THE BLOG
04/23/2008 03:31 pm ET Updated May 25, 2011

How Obama Might Lose

Hopefully Barack Obama is learning that a principle emphasis on style, particularly a post-partisan style, may not be enough to win the nomination without having clear policy differences with Hillary Clinton. But he has squandered those opportunities while Clinton has brilliantly postured herself as seeming to agree with Obama on issues where she is vulnerable, such as Iraq and NAFTA, while emphasizing her signature difference over the popular issue of universal health care. Having erased the issue differences, she has thrown "the kitchen sink" against Obama in order to tarnish his claims to a new political style.

There is little time for Obama to open up a difference on policy that matters to voters. But there is an opportunity. In their last debate, Clinton declared a policy of "massive retaliation" against Iran in the event of a war between Iran and Israel. She extended the same NATO umbrella to Saudi Arabia, the United Arab Emirates and other US allies in the Middle East.

On its face, this was a pledge of unilateral intervention, perhaps including nuclear weapons, if a conflict breaks out between Iran and any American allies in the Middle East. While she was making this pledge, US officials were blaming Iran for masterminding and enabling the killing of American and Iraqi soldiers in Basra and the Green Zone, specifically identifying the Iranian Revolutionary Guard. Clinton already had voted to identify the Revolutionary Guard as a "terrorist organization", making an American or Israeli strike on Iran easier to defend.

Clinton was threatening her massive retaliation without a requirement of Congressional consent.

Clinton was using the Cold War code word for atomic or nuclear weapons.

Clinton was extending the NATO nuclear shield to Israel and Arab oil monarchs without Congressional consent.

What exactly would constitute the commencement of hostilities in this case? An Iranian response to an Israeli attack on Teheran's nuclear program? A Tonkin Gulf incident in the Persian Gulf ? What would be the projected casualty levels and costs? What would be the impact on oil supplies and gas prices? What would be the endgame if Iran survived and counter-attacked?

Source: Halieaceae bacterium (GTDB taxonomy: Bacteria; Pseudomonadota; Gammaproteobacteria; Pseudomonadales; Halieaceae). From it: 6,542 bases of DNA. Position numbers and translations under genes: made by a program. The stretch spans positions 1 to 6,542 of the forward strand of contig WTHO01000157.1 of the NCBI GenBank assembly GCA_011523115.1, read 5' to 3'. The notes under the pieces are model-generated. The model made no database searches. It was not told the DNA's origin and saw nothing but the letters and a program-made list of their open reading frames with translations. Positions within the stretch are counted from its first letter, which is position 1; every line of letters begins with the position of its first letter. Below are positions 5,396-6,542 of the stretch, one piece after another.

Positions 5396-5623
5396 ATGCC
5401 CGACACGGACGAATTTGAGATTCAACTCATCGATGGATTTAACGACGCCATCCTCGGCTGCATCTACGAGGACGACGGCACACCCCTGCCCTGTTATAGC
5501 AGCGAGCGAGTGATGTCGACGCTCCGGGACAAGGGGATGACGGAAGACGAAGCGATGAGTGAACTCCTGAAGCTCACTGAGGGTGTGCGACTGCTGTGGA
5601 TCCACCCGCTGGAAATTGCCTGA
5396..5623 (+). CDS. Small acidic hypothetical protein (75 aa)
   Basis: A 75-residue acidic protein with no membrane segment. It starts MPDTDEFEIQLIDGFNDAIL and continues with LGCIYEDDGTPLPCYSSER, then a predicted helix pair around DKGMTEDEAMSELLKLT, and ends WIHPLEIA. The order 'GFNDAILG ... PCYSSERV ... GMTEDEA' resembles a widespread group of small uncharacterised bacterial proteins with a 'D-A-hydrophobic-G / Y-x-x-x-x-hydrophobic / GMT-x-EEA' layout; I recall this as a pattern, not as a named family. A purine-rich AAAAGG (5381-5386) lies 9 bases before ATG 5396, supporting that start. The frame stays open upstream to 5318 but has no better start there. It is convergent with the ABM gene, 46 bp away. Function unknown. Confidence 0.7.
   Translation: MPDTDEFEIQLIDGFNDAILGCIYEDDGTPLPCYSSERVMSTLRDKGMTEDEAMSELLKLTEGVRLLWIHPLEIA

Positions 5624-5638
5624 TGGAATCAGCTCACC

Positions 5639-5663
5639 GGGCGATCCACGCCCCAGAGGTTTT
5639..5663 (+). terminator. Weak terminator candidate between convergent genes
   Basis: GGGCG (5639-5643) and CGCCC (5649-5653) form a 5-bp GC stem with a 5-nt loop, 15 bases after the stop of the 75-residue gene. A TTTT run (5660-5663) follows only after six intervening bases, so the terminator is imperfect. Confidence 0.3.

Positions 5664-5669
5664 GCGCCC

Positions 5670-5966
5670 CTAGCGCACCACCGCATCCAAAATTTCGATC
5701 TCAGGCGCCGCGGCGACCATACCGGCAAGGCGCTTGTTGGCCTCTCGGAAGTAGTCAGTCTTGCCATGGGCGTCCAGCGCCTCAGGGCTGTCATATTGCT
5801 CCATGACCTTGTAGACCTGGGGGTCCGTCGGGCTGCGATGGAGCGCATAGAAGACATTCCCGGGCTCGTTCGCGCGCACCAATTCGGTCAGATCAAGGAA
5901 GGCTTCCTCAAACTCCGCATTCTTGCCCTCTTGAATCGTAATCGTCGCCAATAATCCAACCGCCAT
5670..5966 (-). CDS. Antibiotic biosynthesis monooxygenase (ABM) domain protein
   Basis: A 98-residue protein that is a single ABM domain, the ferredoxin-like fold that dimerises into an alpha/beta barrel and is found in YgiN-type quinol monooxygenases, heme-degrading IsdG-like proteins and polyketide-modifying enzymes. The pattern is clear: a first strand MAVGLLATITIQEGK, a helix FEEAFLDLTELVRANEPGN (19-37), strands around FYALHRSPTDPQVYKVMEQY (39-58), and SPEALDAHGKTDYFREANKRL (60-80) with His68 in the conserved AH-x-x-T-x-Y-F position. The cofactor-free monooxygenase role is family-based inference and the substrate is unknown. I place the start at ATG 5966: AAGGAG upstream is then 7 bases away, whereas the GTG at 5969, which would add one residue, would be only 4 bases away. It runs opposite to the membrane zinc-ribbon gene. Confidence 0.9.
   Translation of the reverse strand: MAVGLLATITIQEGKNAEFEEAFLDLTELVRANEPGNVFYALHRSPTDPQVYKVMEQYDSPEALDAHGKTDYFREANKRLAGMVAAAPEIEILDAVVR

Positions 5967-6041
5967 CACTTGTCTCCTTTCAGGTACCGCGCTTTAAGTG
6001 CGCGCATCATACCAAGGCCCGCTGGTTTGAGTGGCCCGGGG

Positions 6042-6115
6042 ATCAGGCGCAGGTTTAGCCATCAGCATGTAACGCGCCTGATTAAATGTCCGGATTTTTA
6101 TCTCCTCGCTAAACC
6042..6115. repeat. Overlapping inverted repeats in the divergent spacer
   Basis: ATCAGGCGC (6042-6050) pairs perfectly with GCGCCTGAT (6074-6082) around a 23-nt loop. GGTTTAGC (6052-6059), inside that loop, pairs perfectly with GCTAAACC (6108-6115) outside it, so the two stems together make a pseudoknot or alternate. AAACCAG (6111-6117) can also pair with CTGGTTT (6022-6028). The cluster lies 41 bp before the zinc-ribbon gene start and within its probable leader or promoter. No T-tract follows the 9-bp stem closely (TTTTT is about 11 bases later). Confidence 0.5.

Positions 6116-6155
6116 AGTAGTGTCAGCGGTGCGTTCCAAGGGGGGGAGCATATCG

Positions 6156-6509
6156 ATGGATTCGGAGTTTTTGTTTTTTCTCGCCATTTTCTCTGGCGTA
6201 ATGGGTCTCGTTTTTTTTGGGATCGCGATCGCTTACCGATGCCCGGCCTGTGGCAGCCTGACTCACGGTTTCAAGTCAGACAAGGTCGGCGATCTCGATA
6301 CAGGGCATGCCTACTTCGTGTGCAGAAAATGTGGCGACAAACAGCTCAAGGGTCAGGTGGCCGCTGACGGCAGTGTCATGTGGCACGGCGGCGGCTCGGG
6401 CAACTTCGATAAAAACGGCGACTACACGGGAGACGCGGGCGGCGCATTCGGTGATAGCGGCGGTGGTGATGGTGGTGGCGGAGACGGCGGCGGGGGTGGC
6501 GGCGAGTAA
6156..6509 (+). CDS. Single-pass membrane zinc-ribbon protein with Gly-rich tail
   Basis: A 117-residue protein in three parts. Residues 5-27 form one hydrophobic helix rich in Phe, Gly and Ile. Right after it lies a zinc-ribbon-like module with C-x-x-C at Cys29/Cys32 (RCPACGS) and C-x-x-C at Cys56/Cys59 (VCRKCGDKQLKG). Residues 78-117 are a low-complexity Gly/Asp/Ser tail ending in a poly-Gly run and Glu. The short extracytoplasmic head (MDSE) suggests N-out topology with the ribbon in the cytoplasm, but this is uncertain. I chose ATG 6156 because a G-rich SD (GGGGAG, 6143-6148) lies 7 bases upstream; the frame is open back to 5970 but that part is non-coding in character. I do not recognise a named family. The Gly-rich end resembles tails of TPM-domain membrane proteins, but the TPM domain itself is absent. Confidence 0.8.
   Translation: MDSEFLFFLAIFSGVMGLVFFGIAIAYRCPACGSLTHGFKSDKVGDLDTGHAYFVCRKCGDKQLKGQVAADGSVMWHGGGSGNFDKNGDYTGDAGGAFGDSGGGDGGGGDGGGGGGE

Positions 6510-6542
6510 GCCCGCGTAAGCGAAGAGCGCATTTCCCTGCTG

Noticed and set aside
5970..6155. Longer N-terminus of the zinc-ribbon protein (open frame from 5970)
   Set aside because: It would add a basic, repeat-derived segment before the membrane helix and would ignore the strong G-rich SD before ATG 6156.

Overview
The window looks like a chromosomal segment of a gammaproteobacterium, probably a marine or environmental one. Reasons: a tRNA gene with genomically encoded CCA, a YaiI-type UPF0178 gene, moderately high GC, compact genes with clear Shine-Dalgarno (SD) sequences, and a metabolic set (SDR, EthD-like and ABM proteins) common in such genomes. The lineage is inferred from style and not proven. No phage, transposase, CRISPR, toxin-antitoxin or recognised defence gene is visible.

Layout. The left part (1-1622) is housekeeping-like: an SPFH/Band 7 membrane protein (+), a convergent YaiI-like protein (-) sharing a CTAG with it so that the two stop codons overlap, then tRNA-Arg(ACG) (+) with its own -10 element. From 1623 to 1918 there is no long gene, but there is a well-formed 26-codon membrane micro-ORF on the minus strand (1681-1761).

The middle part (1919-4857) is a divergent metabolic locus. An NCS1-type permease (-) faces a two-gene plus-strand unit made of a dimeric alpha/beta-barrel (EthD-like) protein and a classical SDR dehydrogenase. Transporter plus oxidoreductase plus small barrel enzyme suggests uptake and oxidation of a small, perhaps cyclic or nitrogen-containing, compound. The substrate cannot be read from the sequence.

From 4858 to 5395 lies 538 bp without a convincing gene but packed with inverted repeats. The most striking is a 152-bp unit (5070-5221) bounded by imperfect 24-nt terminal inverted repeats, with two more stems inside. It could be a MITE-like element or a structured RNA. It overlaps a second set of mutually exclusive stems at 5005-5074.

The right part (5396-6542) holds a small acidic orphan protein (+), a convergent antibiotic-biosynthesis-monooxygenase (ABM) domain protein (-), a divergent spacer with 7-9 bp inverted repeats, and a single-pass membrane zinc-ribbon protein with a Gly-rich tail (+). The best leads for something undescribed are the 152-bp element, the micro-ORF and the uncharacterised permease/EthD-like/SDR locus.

Given this bizarre pandering, Obama could raise the question of whether Clinton has learned anything from the Iraq debacle. Instead, he has been silent for ten days, which implies that he declines to disagree. The media has failed to follow up, implying without the slightest evidence that there is a consensus among Democrats favoring an escalation of the Iraq war. The House and Senate Democratic leadership have been missing in action as well.

Obama has a chance in the next two weeks to question Clinton closely as to what she meant.

None are as important as this one, but there are ample opportunities to sharpen the policy differences:

Clinton still claims that her 2002 Iraq vote was not a vote for war, even though the legislation in question was titled a war authorization bill. Clinton still has produced no documented evidence that she privately opposed NAFTA while First Lady. Clinton still claims late night exhaustion, not outright lying, as the reason she claimed to be under sniper fire at the Bosnia airport. These are not reassuring patterns of leadership in a time of war, recession, and public disillusionment with government.

But Obama's basic problem is that he relies on stylistic differences rather than substantive ones, because he believes he cannot attack Clinton on policy grounds and still maintain his centrist orientation. She senses that, is therefore neutralizing the policy differences, and taking the offensive to demolish his character claims. Between two candidates with personal baggage, she figures the voters will ultimately vote for experience.

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